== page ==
transformed_value = named_tuple_def(
                *[
                    self._transform_to_named_tuples(key, value)
                    for key, value in possibly_nested_obj.items()
                ]
            )
        elif type(possibly_nested_obj) is list:
            transformed_value = [
                self._transform_to_named_tuples(f"{tuple_name}_{i}", possibly_nested_obj[i])
                for i in range(len(possibly_nested_obj))
            ]
        else:
            transformed_value = possibly_nested_obj

        return transformed_value

I tested basic cases with the following code:

x = Dict2ObjParser({
    "a": {
        "b": 123,
        "c": "Hello, World!"
    },
    "d": [
        1,
        2,
        3
    ],
    "e": [
        {
            "f": "",
            "g": None
        },
        {
            "f": "Foo",
            "g": "Bar"
        },
        {
            "h": "Hi!",
            "i": None
        }
    ],
    "j": 456,
    "k": None
}).parse()

print(x)

It gives the following output: root(a=a(b=123, c='Hello, World!'), d=[1, 2, 3], e=[e_0(f='', g=None), e_1(f='Foo', g='Bar'), e_2(h='Hi!', i=None)], j=456, k=None)

Which when formatted a bit looks like:

root(
    a=a(
        b=123,
        c='Hello, World!'
    ),
    d=[1, 2, 3],
    e=[
        e_0(
            f='',
            g=None
        ),
        e_1(
            f='Foo',
            g='Bar'
        ),
        e_2(
            h='Hi!',
            i=None
        )
    ],
    j=456,
    k=None
)

And I can access the nested fields like any other object:

print(x.a.b)  # Prints: 123

In your case, the code would ultimately look as follows:

import yaml


with open(file_path, "r") as stream:
    nested_dict = yaml.safe_load(stream)
    nested_objt = Dict2ObjParser(nested_dict).parse()

I hope this helps!

0
-1

Here is one way to test which YAML implementation the user has selected on the virtualenv (or the system) and then define load_yaml_file appropriately:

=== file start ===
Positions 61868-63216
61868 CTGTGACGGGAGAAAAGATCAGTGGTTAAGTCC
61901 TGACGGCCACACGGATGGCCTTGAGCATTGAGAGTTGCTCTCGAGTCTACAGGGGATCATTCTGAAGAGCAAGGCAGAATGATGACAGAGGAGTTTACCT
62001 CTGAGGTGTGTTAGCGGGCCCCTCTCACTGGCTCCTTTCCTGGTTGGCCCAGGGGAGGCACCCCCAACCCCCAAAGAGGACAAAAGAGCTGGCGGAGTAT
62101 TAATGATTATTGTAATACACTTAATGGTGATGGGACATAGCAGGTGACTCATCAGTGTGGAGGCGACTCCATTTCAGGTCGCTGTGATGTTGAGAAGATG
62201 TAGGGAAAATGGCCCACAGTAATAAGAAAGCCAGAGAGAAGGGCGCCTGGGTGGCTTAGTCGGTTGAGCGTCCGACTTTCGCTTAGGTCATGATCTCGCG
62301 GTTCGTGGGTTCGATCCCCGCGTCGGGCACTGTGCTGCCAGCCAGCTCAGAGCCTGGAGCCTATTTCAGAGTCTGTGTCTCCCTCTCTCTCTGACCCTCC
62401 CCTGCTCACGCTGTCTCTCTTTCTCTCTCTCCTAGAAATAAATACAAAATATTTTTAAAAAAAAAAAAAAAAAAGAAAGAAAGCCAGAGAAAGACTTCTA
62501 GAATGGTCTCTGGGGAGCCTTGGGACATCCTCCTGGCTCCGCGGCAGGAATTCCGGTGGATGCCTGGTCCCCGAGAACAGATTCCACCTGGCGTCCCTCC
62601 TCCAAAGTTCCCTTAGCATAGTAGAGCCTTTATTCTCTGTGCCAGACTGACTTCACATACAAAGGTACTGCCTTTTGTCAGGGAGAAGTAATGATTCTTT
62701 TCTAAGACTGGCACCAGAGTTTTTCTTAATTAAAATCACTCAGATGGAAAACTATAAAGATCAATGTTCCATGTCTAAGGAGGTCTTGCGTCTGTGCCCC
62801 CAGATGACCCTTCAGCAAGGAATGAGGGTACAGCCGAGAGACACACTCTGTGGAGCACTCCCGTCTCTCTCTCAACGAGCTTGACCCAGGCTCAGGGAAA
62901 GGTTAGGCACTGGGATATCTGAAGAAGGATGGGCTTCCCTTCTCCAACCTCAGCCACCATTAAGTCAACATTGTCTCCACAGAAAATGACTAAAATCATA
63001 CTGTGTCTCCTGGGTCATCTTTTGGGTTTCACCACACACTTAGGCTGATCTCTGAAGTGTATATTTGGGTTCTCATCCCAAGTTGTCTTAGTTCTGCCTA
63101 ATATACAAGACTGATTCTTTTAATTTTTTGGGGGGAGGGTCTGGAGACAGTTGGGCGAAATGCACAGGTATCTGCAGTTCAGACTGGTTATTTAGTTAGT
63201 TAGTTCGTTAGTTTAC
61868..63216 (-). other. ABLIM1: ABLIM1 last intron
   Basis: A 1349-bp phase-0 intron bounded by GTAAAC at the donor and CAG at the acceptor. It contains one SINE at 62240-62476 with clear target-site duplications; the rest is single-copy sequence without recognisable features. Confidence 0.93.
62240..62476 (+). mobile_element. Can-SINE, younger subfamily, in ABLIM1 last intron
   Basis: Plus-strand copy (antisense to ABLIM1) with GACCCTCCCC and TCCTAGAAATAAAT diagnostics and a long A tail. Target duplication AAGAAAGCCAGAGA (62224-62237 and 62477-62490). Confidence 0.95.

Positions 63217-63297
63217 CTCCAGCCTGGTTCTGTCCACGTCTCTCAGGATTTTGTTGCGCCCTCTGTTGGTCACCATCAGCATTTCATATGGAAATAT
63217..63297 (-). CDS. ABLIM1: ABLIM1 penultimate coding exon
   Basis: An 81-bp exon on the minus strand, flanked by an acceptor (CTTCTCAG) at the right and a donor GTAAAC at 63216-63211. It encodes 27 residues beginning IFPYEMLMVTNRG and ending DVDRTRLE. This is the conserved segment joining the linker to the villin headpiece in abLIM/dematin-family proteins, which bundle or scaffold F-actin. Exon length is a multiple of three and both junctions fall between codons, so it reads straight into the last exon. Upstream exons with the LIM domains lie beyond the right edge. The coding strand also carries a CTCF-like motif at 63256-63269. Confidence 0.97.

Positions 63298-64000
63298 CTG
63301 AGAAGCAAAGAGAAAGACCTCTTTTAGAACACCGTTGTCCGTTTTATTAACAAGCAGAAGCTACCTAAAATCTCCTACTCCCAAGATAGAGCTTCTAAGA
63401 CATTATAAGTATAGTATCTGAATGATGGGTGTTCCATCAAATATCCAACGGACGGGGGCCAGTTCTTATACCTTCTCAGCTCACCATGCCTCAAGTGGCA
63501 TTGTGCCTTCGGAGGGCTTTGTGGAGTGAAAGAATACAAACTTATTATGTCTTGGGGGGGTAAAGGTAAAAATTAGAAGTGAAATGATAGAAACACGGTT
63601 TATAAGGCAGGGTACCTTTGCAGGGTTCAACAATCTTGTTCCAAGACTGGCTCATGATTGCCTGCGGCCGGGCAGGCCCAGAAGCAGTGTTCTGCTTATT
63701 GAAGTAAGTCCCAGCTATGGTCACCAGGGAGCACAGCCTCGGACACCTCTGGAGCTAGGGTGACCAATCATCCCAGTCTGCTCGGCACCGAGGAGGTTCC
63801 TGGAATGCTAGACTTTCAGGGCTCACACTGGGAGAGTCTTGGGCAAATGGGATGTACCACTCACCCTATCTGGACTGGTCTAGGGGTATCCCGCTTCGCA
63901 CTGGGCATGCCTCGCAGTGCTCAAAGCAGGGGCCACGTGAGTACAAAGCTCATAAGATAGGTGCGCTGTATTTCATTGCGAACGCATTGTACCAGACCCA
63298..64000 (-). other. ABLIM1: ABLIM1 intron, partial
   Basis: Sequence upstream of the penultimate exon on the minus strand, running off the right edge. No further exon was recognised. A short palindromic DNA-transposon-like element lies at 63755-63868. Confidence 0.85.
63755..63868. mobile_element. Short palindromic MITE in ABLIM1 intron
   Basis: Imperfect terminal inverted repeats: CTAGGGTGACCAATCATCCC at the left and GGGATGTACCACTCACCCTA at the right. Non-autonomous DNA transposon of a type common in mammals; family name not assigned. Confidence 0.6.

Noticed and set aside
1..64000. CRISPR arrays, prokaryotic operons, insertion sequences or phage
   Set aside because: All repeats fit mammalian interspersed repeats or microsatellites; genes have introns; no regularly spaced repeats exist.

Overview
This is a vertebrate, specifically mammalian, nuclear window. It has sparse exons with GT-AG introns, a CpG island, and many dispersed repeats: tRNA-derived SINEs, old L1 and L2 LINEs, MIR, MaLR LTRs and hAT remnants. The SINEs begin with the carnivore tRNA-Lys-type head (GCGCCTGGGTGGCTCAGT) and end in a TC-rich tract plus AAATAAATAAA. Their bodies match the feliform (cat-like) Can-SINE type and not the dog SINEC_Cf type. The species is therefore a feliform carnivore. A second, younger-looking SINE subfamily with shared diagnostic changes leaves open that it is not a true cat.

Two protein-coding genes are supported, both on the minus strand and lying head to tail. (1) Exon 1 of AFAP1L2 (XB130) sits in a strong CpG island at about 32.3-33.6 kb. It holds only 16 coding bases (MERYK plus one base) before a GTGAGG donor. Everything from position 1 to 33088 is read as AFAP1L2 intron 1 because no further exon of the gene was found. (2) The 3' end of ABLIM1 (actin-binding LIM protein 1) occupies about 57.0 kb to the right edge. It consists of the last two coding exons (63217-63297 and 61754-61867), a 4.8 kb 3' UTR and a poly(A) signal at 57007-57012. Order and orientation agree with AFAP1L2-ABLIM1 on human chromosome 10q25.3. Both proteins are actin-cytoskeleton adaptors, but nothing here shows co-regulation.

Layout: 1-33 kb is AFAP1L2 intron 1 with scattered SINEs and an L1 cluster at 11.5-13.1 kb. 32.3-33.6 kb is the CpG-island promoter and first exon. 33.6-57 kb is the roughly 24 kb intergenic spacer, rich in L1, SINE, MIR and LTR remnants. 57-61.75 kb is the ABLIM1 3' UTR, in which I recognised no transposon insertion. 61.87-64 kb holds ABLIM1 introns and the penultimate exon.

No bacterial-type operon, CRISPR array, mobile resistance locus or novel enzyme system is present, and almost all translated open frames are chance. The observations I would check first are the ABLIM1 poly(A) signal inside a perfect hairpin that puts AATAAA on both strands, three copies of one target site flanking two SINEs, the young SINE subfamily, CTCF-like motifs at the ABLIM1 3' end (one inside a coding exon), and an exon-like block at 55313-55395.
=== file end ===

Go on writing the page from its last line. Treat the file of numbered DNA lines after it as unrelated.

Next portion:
load_yaml_file = None

if not load_yaml_file:
    try:
        import yaml
        load_yaml_file = lambda fn: yaml.load(open(fn))
    except:
        pass

if not load_yaml_file:
    import commands, json
    if commands.getstatusoutput('ruby --version')[0] == 0:
        def load_yaml_file(fn):
            ruby = "puts YAML.load_file('%s').to_json" % fn
            j = commands.getstatusoutput('ruby -ryaml -rjson -e "%s"' % ruby)
            return json.loads(j[1])

if not load_yaml_file:
    import os, sys
    print """
ERROR: %s requires ruby or python-yaml  to be installed.

apt-get install ruby

  OR

apt-get install python-yaml

  OR

Demonstrate your mastery of Python by using pip.
Please research the latest pip-based install steps for python-yaml.
Usually something like this works:
   apt-get install epel-release
   apt-get install python-pip
   apt-get install libyaml-cpp-dev
   python2.7 /usr/bin/pip install pyyaml
Notes:
Non-base library (yaml) should never be installed outside a virtualenv.
"pip install" is permanent:
  https://stackoverflow.com/questions/1550226/python-setup-py-uninstall
Beware when using pip within an aptitude or RPM script.
  Pip might not play by all the rules.
  Your installation may be permanent.
Ruby is 7X faster at loading large YAML files.
pip could ruin your life.
  https://stackoverflow.com/questions/46326059/
  https://stackoverflow.com/questions/36410756/
  https://stackoverflow.com/questions/8022240/
Never use PyYaml in numerical applications.
  https://stackoverflow.com/questions/30458977/
If you are working for a Fortune 500 company, your choices are
1. Ask for either the "ruby" package or the "python-yaml"
package. Asking for Ruby is more likely to get a fast answer.
2. Work in a VM. I highly recommend Vagrant for setting it up.

""" % sys.argv[0]
    os._exit(4)


# test
import sys
print load_yaml_file(sys.argv[1])